Tale of four popemobiles
More News from Jason K. Ang
MANILA, Philippines–Pope Francis’ visit to the Philippines was one of firsts and superlatives: the most attendees for a papal Mass, the first papal Mass to be held during a storm, and not one, but four popemobiles.
Motioncars.Inquirer.net was the first to get details on the “official” popemobile, modelled on the Philippines’ popular public transport vehicle, the jeepney.
Built on a brand-new jeepney chassis, the vehicle was specially designed for Pope Francis. His requirements were different from previous popes—no armored bodywork and glass to favor open sides.
The all-white popemobile allowed the Pontiff to be visible to and in touch with his followers. Indeed, standing in the elevated rear cabin in a yellow rain poncho over his vestments, he stopped the convoy from the Quirino Grandstand several times to reach out to the crowd, particularly babies.
The unique design of the popemobile used for the culminating activity of the Pope’s visit was recognized by the world’s press. The jeepney was a symbol of the Filipino’s ingenuity, having originated from surplus US military jeeps left by American forces after World War II. They are robust and meant to last for decades.
However, the jeepney also came to symbolize the nation’s stagnant and inadequate transportation system. They are noisy and uncomfortable, if you’re not using one with a single papal seat. They are heavy polluters, usually trailing a long plume of smoke from their diesel engines.
The builder of the jeepney popemobile, Edison Cham of ECTK Armoring, recounts his experience: “Upon learning that the Holy Father would be coming, I immediately contacted our friends in the Catholic Church and volunteered to design and build the popemobile. Cardinal Tagle wrote me a letter agreeing to our proposal last year.”
It certainly helped that Cham had prior experience with papal vehicles. His company also built the armored vehicle that Pope John Paul II used during his 1995 visit.
This time, the conversion was done on a brand-new jeepney, taking four months to build. The jeepney featured the pope’s seal on the hood and sides. Renowned artist Ramon Orlina crafted two glass sculptures to adorn the sides of the jeepney. These were not seen in the motorcade. “The crosses were returned to Mr. Orlina,” Cham explained.
For the first leg of the papal visit, another popemobile was used, a converted Isuzu D-Max pickup. This more modern take on the papal vehicle was built by Gencars, an Isuzu dealer, and body builder Almazora Motors.
Bishop Ruperto Santos, the official in charge of the pope’s transportation for the Philippine visit, had earlier said that three popemobiles will be used.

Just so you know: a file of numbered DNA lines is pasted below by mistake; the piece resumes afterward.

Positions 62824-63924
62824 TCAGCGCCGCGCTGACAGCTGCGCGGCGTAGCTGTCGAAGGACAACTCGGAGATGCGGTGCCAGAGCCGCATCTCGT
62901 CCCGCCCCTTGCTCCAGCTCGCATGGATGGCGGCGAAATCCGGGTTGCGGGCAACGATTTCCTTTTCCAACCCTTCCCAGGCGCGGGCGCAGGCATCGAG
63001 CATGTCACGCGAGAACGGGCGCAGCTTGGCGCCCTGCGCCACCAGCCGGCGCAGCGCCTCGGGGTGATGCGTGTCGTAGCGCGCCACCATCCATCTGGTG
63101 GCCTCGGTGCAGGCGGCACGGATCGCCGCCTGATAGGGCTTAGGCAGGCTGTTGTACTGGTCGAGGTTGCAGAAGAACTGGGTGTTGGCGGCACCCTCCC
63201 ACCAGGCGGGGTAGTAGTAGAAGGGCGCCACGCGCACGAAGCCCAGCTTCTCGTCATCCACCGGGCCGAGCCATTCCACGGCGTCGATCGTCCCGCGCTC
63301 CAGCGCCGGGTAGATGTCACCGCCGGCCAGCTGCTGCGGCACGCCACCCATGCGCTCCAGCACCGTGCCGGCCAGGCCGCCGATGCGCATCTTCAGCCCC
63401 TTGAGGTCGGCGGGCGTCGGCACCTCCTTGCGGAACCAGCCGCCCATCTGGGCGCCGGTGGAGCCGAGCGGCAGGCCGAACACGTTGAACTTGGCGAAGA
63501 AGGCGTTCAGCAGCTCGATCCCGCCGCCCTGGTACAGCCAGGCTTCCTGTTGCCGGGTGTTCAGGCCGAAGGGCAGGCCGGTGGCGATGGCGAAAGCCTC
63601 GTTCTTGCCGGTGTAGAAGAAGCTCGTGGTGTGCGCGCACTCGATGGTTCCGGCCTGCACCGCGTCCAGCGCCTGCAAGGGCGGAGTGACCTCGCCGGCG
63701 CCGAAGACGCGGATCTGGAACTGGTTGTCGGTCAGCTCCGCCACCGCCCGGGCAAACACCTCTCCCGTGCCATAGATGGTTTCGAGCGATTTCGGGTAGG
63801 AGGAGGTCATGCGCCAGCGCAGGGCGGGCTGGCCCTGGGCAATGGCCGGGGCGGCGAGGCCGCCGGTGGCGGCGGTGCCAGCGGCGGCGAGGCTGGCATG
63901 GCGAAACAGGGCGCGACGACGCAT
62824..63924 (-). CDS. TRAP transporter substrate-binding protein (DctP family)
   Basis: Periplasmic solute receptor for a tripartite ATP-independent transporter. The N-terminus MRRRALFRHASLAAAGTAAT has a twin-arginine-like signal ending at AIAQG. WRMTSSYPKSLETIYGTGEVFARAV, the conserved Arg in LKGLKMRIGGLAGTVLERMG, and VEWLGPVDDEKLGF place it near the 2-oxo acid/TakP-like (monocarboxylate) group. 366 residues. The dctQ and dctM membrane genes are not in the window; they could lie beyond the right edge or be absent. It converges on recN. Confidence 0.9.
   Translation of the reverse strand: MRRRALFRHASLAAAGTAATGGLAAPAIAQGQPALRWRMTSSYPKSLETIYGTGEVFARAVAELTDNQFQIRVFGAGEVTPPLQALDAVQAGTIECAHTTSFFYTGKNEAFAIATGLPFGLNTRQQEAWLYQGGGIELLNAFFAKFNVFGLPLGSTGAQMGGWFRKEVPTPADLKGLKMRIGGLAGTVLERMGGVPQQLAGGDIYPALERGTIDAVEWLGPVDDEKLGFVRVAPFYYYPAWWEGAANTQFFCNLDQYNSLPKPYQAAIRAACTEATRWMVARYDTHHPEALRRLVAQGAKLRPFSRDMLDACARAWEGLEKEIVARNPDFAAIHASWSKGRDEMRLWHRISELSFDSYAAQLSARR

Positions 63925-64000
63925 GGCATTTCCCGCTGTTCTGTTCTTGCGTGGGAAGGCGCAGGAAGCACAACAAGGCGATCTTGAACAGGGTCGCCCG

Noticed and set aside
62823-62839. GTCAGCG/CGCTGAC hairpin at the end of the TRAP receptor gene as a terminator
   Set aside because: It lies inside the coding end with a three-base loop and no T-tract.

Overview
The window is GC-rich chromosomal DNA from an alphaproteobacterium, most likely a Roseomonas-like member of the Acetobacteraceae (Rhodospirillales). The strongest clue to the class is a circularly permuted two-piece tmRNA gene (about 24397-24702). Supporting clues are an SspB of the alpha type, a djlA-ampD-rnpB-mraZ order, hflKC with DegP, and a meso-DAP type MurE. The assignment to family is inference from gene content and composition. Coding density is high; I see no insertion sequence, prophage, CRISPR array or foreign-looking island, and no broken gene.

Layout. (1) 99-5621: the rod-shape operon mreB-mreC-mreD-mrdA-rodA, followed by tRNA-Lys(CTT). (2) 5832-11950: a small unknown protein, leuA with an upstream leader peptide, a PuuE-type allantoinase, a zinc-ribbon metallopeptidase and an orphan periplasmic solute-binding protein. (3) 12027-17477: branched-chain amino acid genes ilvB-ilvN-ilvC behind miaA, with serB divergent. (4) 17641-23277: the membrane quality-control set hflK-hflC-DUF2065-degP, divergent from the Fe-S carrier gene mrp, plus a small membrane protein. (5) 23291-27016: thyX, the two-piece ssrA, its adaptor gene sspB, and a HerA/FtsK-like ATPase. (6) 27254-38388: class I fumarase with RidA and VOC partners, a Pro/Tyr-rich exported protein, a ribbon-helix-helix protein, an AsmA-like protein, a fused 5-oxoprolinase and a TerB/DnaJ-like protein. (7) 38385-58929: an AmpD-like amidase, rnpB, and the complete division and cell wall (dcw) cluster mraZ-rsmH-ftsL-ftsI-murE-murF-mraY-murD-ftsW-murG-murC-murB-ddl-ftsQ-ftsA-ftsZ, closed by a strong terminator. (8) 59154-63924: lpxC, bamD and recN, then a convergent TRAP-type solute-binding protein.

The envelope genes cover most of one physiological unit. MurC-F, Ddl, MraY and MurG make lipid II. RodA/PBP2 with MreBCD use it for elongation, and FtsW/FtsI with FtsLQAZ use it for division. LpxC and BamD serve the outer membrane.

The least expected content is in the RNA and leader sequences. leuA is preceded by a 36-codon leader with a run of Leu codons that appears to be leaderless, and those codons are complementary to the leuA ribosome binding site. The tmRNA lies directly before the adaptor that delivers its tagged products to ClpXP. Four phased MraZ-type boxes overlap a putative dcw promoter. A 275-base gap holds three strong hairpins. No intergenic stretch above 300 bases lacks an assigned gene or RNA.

The third vehicle was rolled out in Tacloban, during the Pope’s stormy visit to the coastal city. This one was a Kia utility vehicle converted for papal use. It was originally used during the Asian Youth Day in South Korea in 2014, an event meant to bring together Catholic young people from all over Asia for fellowship and spiritual growth.
If the jeepney is the uniquely Filipino vehicle and the Isuzu the more modern model, the Kia looks like the more stately ride.
Then there’s the “normal” car used by Pope Francis, the Volkswagen Touran. VW Philippines provided a pair of Tourans.
In keeping with Pope Francis’ request for the simplest, cheapest model, VW initially offered the Polo, but later changed it to the Touran to allow for easier ingress and egress of the pope.
VW Philippines’ John Philip Orbeta said that one of the Tourans will be donated to a church beneficiary to be designated by the pope.
The pope used a Volkswagen for his very first outing as pontiff. This was a Phaeton luxury sedan used by the Vatican, albeit the more mundate 3-liter V6 diesel model.
A 12-cylinder Phaeton was given to and used by his predecessor, Benedict XVI. This was before Pope Francis selected a more humble previous-model Ford Focus for his daily ride.
That the Pope has ridden and reportedly enjoyed the Philippine jeepney makes the builders feel proud.
“We would be happy to share the blessing with all Filipinos and even the world. Maybe we can have it displayed in our parishes first. Our Holy Father Pope Francis is the perfect example of humility and simplicity.
“That is why I believed that the jeepney is the best design for the popemobile. We also took this chance as our humble way to share our Filipino culture and national ingenuity to the world,” Cham said.